“We don’t oppose committee travel, as long as it’s justified and unless there are difficulties within some of the committees,” Mr. Brown (Leeds-Grenville-Thousand Islands and Rideau Lakes, Ont.) said. “We’ve withheld consent on those until they work out some of the problems on the committees.”

“By and large, we have been supportive of committee travel. We think it’s important that committees get out there to meet with Canadians,” Mr. Brown said.

Recalling the past Parliament under the Conservatives, Mr. Brown and long-time former Liberal cabinet minister Don Boudria noted the NDP prevented committee travel in the final years of the previous Conservative government.

The NDP deployed an obstruction tactic, denying the required unanimous consent in the Commons. It began using the tactic in February 2014, in retaliation to the government’s refusal at the time to take its consultation on Bill C-23, the Fair Elections Act, cross-country.

“In 2011, the Conservatives got a majority, but two things played there that didn’t make for much committee travelling, or as much as could have been,” Mr. Boudria said in an interview.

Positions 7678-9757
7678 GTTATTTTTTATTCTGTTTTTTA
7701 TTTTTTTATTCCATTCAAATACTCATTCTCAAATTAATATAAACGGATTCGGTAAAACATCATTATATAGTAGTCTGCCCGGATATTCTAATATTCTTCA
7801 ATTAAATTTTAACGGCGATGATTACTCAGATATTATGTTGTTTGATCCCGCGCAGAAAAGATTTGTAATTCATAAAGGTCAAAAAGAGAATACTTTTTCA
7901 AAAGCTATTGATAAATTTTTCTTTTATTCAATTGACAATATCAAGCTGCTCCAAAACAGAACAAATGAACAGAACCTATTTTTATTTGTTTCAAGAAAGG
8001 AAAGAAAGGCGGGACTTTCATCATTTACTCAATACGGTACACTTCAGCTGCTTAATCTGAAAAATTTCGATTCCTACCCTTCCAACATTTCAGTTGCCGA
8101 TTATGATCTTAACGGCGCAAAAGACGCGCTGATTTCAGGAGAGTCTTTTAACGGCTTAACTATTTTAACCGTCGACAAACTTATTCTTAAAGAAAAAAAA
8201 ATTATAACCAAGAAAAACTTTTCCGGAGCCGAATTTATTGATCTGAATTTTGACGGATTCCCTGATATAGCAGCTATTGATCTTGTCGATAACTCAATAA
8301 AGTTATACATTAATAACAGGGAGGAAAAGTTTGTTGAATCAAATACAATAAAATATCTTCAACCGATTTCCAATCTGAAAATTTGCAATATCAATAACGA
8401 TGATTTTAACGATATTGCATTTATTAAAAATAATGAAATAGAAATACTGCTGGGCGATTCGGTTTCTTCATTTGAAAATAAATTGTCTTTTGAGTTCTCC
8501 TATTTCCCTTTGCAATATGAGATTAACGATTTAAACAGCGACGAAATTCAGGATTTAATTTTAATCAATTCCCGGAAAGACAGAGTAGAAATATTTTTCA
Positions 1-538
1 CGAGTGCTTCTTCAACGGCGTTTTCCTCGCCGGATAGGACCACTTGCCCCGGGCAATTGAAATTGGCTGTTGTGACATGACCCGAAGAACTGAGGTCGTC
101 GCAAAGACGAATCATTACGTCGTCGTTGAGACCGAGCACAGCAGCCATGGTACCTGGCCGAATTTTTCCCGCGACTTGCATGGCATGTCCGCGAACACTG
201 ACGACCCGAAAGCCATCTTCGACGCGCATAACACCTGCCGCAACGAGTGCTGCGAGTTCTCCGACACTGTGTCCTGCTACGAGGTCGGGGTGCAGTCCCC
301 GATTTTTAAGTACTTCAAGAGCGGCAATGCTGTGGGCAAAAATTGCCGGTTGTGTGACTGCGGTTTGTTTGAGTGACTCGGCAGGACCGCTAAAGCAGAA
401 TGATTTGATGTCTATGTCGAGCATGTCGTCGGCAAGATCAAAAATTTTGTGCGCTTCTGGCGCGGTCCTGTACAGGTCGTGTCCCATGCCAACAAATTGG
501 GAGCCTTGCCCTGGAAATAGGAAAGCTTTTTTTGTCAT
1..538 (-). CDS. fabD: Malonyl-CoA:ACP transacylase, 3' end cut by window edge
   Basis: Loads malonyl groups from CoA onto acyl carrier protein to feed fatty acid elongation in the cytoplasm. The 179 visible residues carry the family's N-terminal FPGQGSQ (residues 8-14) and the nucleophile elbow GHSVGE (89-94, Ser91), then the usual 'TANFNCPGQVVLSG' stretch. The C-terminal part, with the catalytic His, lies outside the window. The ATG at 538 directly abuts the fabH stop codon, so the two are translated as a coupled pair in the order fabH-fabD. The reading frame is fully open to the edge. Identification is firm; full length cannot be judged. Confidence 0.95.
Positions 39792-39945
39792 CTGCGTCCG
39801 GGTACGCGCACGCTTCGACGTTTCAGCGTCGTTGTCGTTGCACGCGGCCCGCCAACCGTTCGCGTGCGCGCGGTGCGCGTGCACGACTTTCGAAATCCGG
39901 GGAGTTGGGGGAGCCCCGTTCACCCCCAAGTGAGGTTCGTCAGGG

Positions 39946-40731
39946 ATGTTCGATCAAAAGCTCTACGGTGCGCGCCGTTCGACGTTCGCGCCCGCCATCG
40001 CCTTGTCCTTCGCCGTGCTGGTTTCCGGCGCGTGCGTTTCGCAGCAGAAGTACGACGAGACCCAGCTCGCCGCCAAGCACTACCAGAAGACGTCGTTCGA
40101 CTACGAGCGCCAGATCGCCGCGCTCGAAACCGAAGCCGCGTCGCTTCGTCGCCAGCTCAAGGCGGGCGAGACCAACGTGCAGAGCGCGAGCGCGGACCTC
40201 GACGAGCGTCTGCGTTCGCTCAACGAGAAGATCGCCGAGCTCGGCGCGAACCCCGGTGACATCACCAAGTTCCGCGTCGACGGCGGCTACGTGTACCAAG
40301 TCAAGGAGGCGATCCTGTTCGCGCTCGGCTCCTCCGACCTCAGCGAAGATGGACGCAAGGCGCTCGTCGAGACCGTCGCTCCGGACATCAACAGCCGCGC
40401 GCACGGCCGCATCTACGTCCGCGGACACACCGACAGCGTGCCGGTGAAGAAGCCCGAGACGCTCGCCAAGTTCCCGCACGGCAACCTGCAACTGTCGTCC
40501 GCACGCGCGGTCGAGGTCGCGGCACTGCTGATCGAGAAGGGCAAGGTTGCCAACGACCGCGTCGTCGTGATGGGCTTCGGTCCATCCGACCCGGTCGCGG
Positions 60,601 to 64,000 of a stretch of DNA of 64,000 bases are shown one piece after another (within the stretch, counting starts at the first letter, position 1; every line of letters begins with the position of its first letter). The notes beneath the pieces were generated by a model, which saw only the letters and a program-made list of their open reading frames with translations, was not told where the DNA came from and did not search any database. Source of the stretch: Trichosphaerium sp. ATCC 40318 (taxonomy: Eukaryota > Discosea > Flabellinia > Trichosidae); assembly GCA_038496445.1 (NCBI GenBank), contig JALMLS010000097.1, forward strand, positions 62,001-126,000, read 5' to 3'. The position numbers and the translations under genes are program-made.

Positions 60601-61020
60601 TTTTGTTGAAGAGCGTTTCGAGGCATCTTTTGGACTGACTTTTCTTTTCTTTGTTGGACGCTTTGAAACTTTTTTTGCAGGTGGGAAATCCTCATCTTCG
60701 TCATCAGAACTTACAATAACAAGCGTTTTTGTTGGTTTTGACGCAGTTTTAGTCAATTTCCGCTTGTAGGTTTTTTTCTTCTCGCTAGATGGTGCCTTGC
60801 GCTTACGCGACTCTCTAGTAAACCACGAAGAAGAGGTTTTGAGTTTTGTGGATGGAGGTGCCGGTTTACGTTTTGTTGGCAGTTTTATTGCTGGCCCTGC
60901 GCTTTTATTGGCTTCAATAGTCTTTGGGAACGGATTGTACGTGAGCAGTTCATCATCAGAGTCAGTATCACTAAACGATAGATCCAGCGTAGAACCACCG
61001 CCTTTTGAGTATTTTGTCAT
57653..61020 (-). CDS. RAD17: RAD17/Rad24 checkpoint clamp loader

“The Conservatives gradually, especially [then-prime minister Stephen] Harper, began to retrench, you know, like the walls were closing in around him, that’s just the way the guy felt,” said Mr. Boudria. “You could argue whether it was good or bad, but I don’t think it’s wrong to say that in the end he ran a pretty closed shop.”

And the NDP blocked committee travel, he noted.

“Pretty well the only travel they allowed at the time was for the Finance Committee’s pre-budget consultation, because that one is set in the standing orders [of the House of Commons],” said Mr. Boudria.

Committee studies under way in the Commons include a review of mental health and suicide prevention among veterans; the first parliamentary look at Canadian news media in three decades, by the Canadian Heritage Committee; an Industry Committee study of the Canadian steel industry’s ability to compete internationally; and an Indigenous and Northern Affairs Committee review of suicide among indigenous peoples.